Year 1: 100,000 / (1+0.10)= 100,000 / 1.10=90,909.09.

Year 2: 110,000 / (1+0.10)2 = 110,000 / 1.21=90,909.09

You would continue this calculation for each year’s cash flow and sum them up to get the total intrinsic value. It’s important to note that the DCF method requires assumptions about future cash flows and the appropriate discount rate, which can significantly impact the calculated intrinsic value. Additionally, many investors will add the company’s net current asset value or adjust for other balance sheet items to refine the intrinsic value estimate further.

Mastering Margin of Safety: Easy Methods for Calculating Stock Intrinsic Value

When calculating the intrinsic value of stocks, several methods can be employed, each tailored to different types of analysis and investment strategies. Here are a couple of prominent methods:

Discounted Cash Flow (DCF) and Relative Valuation: Alpha Spread suggests using a combination of DCF Valuation and Relative Valuation to estimate the intrinsic value of a stock. DCF focuses on the present value of a company’s future cash flows, while Relative Valuation compares a company’s value to that of similar companies. This combined approach aims to provide a more accurate estimation of a stock’s true worth.

Benjamin Graham’s Formula: Another method, simplified for retail investors, is based on Benjamin Graham’s formula as presented by Omni Calculator. This formula is: V = EPS (8.5 + 2g)Y / 4.4, where V is the intrinsic value of the stock, EPS is the Earnings Per Share, g is the company’s expected growth rate, and Y is the current yield of AAA corporate bonds. This formula has been adjusted from Graham’s original to reflect modern market conditions, particularly in terms of higher overall market P/E ratios and lower interest rates.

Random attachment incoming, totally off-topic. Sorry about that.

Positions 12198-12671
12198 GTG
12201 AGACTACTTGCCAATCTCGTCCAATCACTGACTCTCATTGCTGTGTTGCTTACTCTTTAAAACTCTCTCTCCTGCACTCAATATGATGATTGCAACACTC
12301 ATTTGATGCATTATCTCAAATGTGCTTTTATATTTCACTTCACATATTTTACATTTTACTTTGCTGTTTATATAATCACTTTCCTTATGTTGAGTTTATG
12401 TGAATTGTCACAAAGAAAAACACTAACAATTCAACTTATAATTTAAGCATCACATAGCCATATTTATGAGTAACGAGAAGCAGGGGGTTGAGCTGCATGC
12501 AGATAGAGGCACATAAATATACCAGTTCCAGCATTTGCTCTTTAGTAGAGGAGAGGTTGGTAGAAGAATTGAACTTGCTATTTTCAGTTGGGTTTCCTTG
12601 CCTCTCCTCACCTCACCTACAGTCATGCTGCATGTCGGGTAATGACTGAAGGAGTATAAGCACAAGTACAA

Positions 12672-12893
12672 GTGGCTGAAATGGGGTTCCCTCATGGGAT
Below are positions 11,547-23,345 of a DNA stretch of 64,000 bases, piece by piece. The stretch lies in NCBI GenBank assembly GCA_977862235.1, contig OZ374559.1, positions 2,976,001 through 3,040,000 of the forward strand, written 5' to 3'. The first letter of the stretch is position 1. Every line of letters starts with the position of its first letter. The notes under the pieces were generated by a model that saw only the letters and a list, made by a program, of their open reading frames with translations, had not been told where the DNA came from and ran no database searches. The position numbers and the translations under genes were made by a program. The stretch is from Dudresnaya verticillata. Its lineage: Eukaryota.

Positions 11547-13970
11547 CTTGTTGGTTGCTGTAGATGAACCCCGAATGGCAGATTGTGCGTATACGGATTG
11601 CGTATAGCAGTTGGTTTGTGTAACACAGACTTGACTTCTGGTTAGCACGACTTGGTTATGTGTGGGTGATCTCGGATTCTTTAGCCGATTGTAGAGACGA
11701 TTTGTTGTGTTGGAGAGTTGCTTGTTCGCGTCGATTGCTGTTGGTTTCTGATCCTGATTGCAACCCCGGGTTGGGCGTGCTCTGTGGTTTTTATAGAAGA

PEG Ratio and DCF from Operations: Piranha Profits suggests two common methods: the PEG Ratio method and the DCF method. The PEG Ratio compares a stock’s Price-to-Earnings (PE) Ratio to its Earnings Growth Rate, offering a quick check of a stock’s value. It’s particularly useful when earnings are positive and consistently increasing. The DCF method, on the other hand, is a more comprehensive way to calculate a stock’s intrinsic value, focusing on projecting all future cash flows from operations.

It’s important to note that no single method can guarantee a perfect valuation, and each has its assumptions and requirements. Therefore, investors often use a combination of these methods to cross-verify the intrinsic value of a stock. Additionally, it’s crucial to consider the margin of safety when comparing the calculated intrinsic value to the current market price. This margin serves as a buffer to protect against potential losses, particularly important in volatile market conditions.

Next: Market Maze: Essential Macroeconomics, Market Knowledge, and Fundamental Analysis.

Prof. Dr. Prahlada N. B
15 December 2023